Category Archives: creatives

Winning

Home Office, Workstation, Office

Here’s an interesting post from Nathan Bransford that asks the question are you really doing what you love, or just trying to win?  For someone who is quasi-competitive (when I feel like it, basically, which isn’t all that often), it brings up some good points. The last few years have been a whirlwind of writing & promotion & connecting with readers & traveling and it felt like I hadn’t taken a deep breath in a long time. I write 2 books a year, which is a great pace for me. But I’ve been reading about authors getting caught up in the whole, “you need to publish 6 books a year” (or 3, or 12–take your pick) or readers will forget all about you and you’ll fade into obscurity.

And I thought, “In the great scheme of things, does that really matter?”

Don’t get me wrong. I love having people read my work. LOVE it. But I don’t want this gig to become just another day job. Because boredom. Because unfulfilled. And if I gave myself over to “winning” this game, that’s what would happen. (YMMV) It would become just another thing I did, rather than a vocation.

When I asked myself the questions at the end of Bransford’s post I realized I seriously love to write and will do it as long as I can string words together in a coherent fashion. I have goals that I’ve achieved and some that I haven’t. I’ll keep working toward them as I’ve always done–that’s just how I roll. But it’s good to occasionally remind myself why I do this–yes, most definitely for the wonderful relationships that have come from being a writer (readers, other writers, etc.)–and yes, for the money I earn from creating something out of a seriously twisted imagination–and a big, huge hell yes for the love of the craft.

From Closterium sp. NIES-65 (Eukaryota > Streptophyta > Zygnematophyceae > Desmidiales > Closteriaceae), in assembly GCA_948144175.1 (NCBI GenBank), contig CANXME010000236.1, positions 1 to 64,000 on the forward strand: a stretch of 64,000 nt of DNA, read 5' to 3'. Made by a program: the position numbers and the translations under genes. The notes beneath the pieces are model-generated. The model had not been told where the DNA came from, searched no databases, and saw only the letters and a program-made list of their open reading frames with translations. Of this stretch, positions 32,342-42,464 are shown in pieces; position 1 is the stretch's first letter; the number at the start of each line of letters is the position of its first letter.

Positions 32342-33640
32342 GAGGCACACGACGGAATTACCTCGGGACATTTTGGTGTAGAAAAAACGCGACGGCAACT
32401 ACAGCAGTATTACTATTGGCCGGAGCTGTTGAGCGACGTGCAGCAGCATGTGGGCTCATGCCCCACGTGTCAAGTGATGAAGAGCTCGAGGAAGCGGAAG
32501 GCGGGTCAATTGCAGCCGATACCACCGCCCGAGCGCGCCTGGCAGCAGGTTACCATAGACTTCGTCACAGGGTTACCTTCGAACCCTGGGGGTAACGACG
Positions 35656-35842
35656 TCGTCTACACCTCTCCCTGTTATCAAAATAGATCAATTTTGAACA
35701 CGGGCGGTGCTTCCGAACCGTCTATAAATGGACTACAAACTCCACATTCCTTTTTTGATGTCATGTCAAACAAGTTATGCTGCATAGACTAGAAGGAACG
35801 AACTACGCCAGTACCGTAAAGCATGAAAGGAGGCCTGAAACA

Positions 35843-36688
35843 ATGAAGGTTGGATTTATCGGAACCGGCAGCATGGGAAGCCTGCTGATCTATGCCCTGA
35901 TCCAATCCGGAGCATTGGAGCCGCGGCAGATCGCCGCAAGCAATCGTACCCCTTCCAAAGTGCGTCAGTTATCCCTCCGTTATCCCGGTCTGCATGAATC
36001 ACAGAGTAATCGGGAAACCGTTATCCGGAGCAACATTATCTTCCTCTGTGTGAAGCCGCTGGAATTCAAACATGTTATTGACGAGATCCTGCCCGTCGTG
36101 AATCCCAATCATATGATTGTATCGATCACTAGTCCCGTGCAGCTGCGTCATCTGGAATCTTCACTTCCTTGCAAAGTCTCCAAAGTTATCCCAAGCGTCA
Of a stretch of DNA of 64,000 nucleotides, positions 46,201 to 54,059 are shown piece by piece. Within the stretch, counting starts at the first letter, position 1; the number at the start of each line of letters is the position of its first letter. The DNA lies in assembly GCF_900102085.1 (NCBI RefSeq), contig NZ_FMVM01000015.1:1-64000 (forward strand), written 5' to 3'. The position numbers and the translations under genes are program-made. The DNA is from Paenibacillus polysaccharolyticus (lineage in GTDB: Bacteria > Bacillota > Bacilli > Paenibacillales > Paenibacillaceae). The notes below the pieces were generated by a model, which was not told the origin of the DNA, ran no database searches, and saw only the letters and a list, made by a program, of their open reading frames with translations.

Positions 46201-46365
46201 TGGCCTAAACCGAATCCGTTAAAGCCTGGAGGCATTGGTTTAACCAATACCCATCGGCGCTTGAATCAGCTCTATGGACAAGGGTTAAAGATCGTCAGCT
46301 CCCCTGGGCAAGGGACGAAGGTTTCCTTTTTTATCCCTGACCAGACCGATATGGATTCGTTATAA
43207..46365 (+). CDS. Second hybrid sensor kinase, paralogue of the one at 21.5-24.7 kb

Not the love of the game.


The Theme of Your Life

Alphonse Mucha - Fate

Alphonse Mucha – Fate

Here’s a particularly interesting piece by Steven Pressfield about theme–specifically, what is the theme of your life? He posits that by looking at the books you’ve written, or the art you’ve created, that you should be able to make out a theme for your life, and/or understand your destiny. “…we discover who we are, not just by our actions … but, if we’re artists, by the works we produce.”